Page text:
Episcopal Bishops Target Of Anti-Gay Hate Mail Campaign

Sat. August 16, 2003 12:00 AM by 365gay.com

Boston, Massachusetts - Episcopal bishops who supported Gene Robinson in his bid to be the faith's first gay bishop are being targeted in a vicious hate campaign.

The campaign is also aimed at some bishops who voted against the appointment of Robinson as bishop of New Hampshire.

Bishop, David C. Bane Jr. of Virginia said he has received about 150 "hateful" messages in the week since the Episcopal General Convention's decision, even though he voted in the minority. One e-mail closed with "See you in hell."

Bane said the nasty outpouring is unlike anything he has encountered since taking charge of the 33,000-member Diocese of Southern Virginia in 1998. He said many of the e-mail messages are from out of state and aren't aimed specifically at him and appear to be part of a mass emailing.

"Most of them are just blasting anyone who represents the church. I don't think they knew how I voted on it," he said.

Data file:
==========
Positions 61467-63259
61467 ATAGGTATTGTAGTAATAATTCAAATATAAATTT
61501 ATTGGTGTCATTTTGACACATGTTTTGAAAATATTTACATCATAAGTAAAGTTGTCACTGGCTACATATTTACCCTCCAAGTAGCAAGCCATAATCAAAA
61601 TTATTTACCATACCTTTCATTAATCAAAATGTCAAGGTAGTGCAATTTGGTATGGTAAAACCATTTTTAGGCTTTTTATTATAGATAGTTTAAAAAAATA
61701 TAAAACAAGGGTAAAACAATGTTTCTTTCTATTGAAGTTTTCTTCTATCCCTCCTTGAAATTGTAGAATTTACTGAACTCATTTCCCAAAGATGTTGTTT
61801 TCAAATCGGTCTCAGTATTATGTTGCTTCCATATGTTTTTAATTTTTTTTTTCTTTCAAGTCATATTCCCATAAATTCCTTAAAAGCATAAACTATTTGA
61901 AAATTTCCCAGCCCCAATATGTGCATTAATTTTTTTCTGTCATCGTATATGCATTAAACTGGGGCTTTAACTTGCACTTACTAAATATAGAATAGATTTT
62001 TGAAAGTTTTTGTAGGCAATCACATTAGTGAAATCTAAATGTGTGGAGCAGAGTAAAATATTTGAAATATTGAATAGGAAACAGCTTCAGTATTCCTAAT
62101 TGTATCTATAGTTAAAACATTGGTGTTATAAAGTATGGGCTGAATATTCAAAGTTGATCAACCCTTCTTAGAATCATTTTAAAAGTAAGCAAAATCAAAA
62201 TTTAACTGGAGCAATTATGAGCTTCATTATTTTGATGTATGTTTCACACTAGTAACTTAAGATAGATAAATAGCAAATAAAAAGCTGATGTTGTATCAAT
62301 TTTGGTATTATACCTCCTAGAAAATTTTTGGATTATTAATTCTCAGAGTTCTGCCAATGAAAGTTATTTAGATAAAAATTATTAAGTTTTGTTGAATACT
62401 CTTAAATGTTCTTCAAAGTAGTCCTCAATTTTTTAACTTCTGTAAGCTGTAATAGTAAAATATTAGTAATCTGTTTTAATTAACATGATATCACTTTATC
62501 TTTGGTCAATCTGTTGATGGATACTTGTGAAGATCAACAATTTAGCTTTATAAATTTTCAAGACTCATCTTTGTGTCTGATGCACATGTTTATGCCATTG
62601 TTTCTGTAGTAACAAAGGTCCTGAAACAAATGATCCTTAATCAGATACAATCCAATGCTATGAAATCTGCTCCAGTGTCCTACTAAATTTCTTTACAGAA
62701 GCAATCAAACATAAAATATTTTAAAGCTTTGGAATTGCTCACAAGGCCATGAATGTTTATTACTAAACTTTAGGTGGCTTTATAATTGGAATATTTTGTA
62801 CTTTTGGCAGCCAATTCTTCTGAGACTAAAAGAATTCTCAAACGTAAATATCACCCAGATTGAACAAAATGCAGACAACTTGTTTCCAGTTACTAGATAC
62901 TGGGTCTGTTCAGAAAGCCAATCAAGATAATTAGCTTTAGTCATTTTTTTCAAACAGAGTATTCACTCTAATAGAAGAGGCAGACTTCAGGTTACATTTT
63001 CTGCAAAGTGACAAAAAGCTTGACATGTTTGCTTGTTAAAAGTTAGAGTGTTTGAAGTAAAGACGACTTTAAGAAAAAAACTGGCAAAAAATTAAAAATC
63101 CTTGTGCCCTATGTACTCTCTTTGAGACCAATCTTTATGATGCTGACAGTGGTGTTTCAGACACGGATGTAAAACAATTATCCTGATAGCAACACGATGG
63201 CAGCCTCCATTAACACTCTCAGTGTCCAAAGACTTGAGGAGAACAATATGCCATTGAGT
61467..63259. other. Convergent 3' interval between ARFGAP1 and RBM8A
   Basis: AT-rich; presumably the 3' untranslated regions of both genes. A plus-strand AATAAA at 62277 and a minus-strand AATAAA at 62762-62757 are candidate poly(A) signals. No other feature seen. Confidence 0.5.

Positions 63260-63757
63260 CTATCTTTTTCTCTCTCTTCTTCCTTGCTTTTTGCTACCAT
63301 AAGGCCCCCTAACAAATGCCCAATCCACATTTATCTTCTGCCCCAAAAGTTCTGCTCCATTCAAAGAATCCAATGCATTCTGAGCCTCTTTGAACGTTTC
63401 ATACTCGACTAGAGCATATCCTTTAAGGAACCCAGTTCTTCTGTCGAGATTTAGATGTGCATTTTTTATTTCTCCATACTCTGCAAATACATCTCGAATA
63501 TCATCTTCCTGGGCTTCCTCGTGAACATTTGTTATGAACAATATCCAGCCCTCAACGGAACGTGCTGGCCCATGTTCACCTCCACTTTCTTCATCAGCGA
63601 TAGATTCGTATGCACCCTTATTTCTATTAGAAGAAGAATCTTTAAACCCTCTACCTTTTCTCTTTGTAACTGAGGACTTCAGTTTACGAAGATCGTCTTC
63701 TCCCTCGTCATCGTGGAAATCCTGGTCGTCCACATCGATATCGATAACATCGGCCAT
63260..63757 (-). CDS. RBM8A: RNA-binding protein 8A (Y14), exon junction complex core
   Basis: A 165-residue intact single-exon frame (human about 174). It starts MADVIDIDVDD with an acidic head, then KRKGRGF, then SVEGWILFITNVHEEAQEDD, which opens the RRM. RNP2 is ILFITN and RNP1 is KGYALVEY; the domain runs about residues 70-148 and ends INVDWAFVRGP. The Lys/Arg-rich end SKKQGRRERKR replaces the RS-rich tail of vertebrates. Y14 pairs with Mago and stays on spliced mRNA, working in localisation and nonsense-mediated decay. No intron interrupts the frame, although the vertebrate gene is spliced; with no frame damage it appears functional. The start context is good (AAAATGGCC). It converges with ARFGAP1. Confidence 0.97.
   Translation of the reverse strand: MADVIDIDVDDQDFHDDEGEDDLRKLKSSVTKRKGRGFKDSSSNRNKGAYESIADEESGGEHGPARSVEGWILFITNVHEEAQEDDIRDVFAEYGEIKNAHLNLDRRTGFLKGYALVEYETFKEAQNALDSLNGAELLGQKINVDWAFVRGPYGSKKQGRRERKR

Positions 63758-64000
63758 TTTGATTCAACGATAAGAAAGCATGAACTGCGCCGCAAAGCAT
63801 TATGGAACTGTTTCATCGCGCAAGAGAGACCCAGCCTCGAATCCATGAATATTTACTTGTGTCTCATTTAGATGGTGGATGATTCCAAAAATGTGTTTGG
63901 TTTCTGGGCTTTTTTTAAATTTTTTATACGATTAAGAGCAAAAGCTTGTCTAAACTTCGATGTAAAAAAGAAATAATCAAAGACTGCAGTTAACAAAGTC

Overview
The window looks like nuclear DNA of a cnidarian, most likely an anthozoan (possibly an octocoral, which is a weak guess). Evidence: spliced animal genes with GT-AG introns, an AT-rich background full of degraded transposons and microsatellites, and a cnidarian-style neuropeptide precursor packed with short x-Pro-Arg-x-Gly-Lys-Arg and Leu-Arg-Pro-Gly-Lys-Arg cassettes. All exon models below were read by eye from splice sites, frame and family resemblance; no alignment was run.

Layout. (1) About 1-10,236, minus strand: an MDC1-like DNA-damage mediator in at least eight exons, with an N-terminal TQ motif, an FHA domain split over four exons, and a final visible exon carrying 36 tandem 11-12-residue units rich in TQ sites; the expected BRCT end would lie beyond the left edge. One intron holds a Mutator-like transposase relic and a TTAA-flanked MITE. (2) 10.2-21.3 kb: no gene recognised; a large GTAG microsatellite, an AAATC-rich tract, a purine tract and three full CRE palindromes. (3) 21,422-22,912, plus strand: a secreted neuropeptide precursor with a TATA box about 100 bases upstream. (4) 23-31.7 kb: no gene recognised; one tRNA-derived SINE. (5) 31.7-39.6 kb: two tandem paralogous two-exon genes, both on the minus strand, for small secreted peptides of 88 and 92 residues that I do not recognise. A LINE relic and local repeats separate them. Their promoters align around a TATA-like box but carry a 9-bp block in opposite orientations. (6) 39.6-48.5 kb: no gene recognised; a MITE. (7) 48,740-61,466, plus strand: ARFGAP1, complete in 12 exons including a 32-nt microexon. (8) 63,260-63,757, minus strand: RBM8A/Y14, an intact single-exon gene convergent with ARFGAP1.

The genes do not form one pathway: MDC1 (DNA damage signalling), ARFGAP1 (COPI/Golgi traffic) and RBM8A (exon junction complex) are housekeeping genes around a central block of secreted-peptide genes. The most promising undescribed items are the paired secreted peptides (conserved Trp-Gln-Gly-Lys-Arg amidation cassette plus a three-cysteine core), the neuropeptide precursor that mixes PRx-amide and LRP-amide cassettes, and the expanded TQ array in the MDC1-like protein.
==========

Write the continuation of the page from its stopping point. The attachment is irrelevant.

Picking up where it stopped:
In Hartford, a group of local ministers is organizing a march for next Tuesday on the Episcopal Diocese of Connecticut, to protest Robinson's election. Few of the protestors come from the Episcopal Church

The march was backed by a loose coalition of black church leaders that includes the chairman of the Hartford Board of Education.

"The march is to send a message to the diocese, in the hope that they will come back to moral principles, to not condone what is truly and clearly an abomination," said one organizer, Nora Wyatt, an elder from Mount Olive Church Ministries in Hartford.

The march exemplifies the traditional attitude of many predominantly black churches toward homosexuality. But some black ministers called the event divisive, a departure from the traditional ecumenical approach toward issues of disagreement.

In Nebraska, St Albans Episcopal church in McCook is flying its flag at half-staff. The minister, Reverend Samuel R. Williams has sent a letter to parishioners denouncing homosexuality and saying St Albans' congregation had four alternatives: Leaving the Episcopal faith; Staying involved in the Episcopal Church but refusing to give money to the national Episcopal organization; Leaving the Episcopal Church and ask for oversight from a another branch of the worldwide Anglican faith; or doing nothing.

by Michael J. Meade
365Gay.com Newscenter
Boston Bureau
©365Gay.com® 2003

This article originally appeared on 365gay.com. Republished with permission.